Modern web applications are more reliant on the frontend than ever before. While there are many benefits to this approach, one downside is that developers can lose visibility into issues when things go wrong. When the application experience is degraded, engineers are left waiting for users to report issues and share browser logs. Otherwise, they might be left in the dark and unaware that any issues exist in the first place. With more complex code running on the browser side, it is critical that developers have real-time access to front end logs in order to fully understand the state of their applications.
The LogDNA platform helps DevOps teams easily centralize and derive value from their logs for improved troubleshooting and debugging so that they can deliver resilient applications. This is why we are excited to introduce new functionality for capturing frontend log data with our Browser Logger feature. Frontend developers can easily ingest browser logs, collect the diagnostic data that they need to understand when and why the user experience is degraded, and view browser data in context with other services (both on the client and server side).
Enrich Log Lines with Client Metadata
Out of the box, Browser Logger automatically captures data such as browser version, OS, URL, and more with errors and events sent to LogDNA. This means you can easily narrow down error patterns that might be occurring on a specific part of your site, or only happening on certain versions of a given browser, helping teams pinpoint and reproduce issues quicker.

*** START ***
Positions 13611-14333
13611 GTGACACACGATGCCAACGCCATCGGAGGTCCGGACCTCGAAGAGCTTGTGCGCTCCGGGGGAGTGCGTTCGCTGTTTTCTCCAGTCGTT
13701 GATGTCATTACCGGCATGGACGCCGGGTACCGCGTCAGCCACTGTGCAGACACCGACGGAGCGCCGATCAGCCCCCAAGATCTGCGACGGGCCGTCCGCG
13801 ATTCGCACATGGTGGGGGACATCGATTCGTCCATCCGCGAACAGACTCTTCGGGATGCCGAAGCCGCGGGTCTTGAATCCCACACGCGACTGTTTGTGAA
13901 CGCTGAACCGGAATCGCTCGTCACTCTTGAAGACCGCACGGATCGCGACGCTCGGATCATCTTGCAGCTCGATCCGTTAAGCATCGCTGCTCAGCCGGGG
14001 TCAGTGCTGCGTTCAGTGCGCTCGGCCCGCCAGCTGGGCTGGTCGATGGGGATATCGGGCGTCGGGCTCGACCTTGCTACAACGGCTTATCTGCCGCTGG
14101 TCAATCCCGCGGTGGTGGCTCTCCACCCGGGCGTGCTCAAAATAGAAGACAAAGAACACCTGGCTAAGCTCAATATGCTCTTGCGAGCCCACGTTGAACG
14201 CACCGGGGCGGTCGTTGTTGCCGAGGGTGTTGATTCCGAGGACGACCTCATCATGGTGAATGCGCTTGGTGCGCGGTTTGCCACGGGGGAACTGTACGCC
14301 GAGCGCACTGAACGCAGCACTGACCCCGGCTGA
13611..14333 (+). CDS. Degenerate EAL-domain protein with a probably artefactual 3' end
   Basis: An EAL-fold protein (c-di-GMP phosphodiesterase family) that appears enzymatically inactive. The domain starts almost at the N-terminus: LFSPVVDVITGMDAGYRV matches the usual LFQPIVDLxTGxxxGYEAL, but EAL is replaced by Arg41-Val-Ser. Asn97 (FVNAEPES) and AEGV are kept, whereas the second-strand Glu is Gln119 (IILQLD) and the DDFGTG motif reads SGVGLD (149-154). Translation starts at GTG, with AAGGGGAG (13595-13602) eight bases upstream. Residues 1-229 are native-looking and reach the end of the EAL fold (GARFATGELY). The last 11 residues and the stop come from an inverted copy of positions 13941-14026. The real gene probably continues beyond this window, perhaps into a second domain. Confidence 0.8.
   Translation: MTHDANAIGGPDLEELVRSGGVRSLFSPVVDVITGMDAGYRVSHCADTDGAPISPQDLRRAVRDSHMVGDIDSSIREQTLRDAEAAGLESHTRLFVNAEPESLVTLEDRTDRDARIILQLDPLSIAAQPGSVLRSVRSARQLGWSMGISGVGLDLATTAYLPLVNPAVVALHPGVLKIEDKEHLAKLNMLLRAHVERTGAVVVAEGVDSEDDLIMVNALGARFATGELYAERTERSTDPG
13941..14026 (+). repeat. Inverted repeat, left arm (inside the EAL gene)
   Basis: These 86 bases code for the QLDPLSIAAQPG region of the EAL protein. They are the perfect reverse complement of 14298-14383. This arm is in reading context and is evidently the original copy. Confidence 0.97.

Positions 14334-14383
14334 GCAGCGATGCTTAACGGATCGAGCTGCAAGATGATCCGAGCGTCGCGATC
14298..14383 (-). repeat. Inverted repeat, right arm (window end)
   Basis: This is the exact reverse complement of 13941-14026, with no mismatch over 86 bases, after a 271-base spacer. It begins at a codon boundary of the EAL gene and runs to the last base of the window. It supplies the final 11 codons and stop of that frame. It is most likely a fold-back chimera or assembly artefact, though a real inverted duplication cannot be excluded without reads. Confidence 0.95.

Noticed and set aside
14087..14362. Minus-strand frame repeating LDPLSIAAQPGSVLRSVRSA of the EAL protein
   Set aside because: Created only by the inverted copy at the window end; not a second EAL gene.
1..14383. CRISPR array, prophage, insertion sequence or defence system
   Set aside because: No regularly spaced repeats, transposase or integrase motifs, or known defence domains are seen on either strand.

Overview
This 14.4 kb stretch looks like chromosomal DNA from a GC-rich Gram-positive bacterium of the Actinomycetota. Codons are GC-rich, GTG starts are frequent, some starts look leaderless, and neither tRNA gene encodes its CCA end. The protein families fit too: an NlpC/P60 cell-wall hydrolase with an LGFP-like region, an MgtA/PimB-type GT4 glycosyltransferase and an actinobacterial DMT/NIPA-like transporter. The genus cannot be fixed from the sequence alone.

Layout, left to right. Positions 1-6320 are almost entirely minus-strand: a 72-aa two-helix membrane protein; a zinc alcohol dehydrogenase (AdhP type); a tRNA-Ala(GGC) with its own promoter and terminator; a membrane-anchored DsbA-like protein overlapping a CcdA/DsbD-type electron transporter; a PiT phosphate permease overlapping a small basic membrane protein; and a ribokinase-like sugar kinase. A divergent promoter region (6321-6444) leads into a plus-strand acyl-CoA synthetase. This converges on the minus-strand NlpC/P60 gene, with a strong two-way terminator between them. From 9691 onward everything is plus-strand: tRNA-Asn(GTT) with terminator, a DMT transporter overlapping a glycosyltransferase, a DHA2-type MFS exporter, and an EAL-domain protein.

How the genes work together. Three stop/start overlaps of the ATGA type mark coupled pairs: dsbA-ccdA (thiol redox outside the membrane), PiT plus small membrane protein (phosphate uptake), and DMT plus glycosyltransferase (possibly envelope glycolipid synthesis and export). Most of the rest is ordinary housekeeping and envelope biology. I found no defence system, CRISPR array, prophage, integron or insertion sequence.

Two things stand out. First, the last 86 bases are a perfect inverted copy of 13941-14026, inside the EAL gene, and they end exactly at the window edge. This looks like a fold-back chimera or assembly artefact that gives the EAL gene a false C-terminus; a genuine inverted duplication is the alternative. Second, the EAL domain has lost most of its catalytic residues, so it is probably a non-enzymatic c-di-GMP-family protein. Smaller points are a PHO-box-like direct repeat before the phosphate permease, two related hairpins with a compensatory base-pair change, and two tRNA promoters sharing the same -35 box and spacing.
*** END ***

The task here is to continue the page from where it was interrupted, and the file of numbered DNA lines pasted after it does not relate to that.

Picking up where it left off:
Additionally, you can attach application-specific metadata to each log line such as username, session replay URL and more to be able to link out to your other debugging tools or trace a request from frontend to backend.
No Data Left Behind
By default, Browser Logger automatically captures any uncaught exceptions or console.log messages. Even if your application throws an error that you didn’t anticipate, the error would automatically be forwarded to LogDNA for your team to be alerted on. That way your engineering team won’t be blind to unexpected errors ruining your customer’s experience with your application.
Additionally any logs outputted via console.log that might help debug an issue are automatically captured by Browser Logger. This means if you have existing debug logs being tracked via console.log, Browser Logger will pick up on them automatically. There’s no need to re-instrument or add vendor-specific logging statements everywhere in your app.
Add LogDNA Without Sacrificing Performance
Optimized for browser environments, we make sure the LogDNA Browser Logger adds minimal overhead to your application’s load time, coming in at only 8kb gzipped, it’s one of the lightest bundle sizes for frontend logging and exception tracking.
Quickly Scale Best Practices
With the Browser Logger Template, you can use out-of-the-box Views, Boards and Screens to kick-start your observability into frontend logs. View aggregated error messages, or see which browser version is likely affected by a given error. Additionally, you can set up alerts to be triggered whenever your application is reporting more errors than expected.
To start getting insights from browser logs in LogDNA, check out our documentation.
By Michael Shi